Contrary to popular belief that the firm wasn't asking for much more than fee waivers, Vignette Corp. may ask the city to pay up to $25 million of what it will cost the company to move downtown.
"It's called dishonesty by omission," says local activist and businessman Mark Tschurr of the nitty-gritty details being negotiated between the city and the software superstar. Vignette's advocates, meanwhile, defend the financial figures being kicked around in the discussion process, although they say nothing specific has emerged from the talks.
One source familiar with the negotiations said the $25 million figure was reached by taking a third of the estimated $75 million difference between what it would cost Vignette to build in the suburbs and what it would cost to build downtown, where parking is at a premium. According to the company's cost comparisons, a project of similar scope and size in Round Rock would cost the company $150 per square foot; in far suburban Austin, $175 per foot; but in downtown, a whopping $240 per square foot.
Vignette says it's willing to spend an extra $50 million for the opportunity to relocate downtown, but it wants the city to pick up the remainder of the $75 million cost difference by means of reimbursements, waivers, and other methods. As one idea stands now, any financial help the city would agree to give Vignette would come from the actual revenue generated from the project, and not out of the city budget.
Additionally, Vignette would expect to be reimbursed for its promised $5 to $7 million toward financing the cleanup and landscaping of Waller Creek. The reimbursement request caught many people off-guard, as Vignette officials have never mentioned that their much-ballyhooed "investment" in Waller Creek was actually a loan. "They're willing to spring for the up-front investment, but they do expect to be reimbursed over time," says Brigid Shea, a former Save Our Springs Alliance leader who is now a consultant on the Vignette project.
The creek runs alongside the three parcels of undeveloped land on Cesar Chavez, just south of the Austin Convention Center, where Vignette wants to build its new headquarters. The company, which is quickly outgrowing its existing space in five office buildings in Southwest Austin, has a contract option to purchase the downtown land. They secured rezoning approval last week from the Planning Commission. The City Council will consider the item Nov. 30.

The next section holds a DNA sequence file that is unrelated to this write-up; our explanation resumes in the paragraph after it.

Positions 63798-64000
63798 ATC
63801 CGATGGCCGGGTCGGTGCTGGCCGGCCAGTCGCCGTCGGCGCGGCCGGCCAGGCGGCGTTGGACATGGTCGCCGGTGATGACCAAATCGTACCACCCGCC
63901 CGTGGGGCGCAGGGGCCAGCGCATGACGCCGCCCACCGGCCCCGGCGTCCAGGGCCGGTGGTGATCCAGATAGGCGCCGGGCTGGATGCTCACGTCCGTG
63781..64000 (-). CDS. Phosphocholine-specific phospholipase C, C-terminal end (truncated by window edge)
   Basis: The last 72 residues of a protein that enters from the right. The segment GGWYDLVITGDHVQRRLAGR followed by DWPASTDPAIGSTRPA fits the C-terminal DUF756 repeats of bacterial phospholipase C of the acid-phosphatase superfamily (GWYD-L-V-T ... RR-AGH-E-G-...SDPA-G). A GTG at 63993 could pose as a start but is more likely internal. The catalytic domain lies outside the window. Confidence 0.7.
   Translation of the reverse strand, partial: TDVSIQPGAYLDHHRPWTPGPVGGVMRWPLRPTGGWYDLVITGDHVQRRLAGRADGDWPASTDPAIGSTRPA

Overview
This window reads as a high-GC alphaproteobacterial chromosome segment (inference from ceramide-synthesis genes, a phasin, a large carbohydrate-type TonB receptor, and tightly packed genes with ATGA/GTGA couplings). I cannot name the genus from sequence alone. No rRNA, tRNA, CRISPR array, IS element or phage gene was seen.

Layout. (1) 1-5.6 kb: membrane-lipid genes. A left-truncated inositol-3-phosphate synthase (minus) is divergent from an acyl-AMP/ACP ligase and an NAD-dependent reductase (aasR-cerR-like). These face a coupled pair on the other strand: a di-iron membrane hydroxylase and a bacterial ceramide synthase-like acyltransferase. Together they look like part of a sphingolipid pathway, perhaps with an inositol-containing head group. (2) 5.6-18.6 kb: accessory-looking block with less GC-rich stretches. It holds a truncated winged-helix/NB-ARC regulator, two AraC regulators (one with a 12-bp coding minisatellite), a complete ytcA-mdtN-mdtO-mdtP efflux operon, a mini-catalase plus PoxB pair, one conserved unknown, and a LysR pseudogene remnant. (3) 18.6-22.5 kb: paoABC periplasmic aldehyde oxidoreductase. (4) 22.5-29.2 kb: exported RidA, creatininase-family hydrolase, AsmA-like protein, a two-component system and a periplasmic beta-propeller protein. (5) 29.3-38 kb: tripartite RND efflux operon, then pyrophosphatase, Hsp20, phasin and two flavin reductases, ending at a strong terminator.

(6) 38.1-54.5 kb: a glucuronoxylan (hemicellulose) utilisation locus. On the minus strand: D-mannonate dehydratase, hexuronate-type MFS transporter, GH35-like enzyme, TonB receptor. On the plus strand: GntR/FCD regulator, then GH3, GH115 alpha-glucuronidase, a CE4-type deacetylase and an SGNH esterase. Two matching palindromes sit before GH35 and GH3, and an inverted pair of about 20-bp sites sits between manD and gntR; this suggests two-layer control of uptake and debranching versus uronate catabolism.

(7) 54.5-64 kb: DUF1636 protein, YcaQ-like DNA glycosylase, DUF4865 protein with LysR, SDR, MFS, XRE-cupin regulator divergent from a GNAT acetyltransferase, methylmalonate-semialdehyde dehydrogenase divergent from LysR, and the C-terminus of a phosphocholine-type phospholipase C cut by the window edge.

In the meantime, the Vignette proposal is garnering cheers from downtown boosters who believe the company and its young workforce can breathe new life into the otherwise lifeless southeastern end of downtown. And environmentalists have championed the proposal because Vignette's decision to move downtown endorses a common goal to direct new construction away from the aquifer. In contrast, Motorola and Computer Sciences Corp. have both used the aquifer as a bargaining chip in their negotiations with the city before agreeing to build their new facilities within the Desired Development Zones.
Tschurr, who is chairman of the SOS board, says that while his group endorses Vignette's move downtown, he personally takes issue with what the company is asking in return. "I think this deal is being greenwashed to the extent that nobody is saying anything about the subsidies," Tschurr says. "This is a $5 billion company," he says of the publicly traded firm. "They should never, never be subsidized."
Vignette, as a locally based company, has a lot of community support behind its move downtown, but Tschurr's irritation over the city's willingness to give huge incentive packages to major employers might serve as a good excuse to rethink the objectives of the two-year-old Smart Growth program. Where, for example, should the city draw the line on providing large subsidies to multibillion-dollar corporations?
These sort of questions were last raised in May, when the council approved $15.1 million in incentives to seal a downtown deal with Intel Corp. The world's largest chipmaker is building a two-building, two-garage office complex at Fifth and San Antonio, not far from another big project currently being built with Smart Growth incentives, CSC. Other companies, such as Dell and Tivoli Systems, an IBM subsidiary, have also reaped Smart Growth benefits by choosing to build their new facilities within the city's desired zones.
Shea acknowledges the public's wariness of tax-funded incentive packages. "These are questions that need to be addressed," she says. "There needs to be a large open forum to decide not only where we're going to direct growth, but how do we achieve that."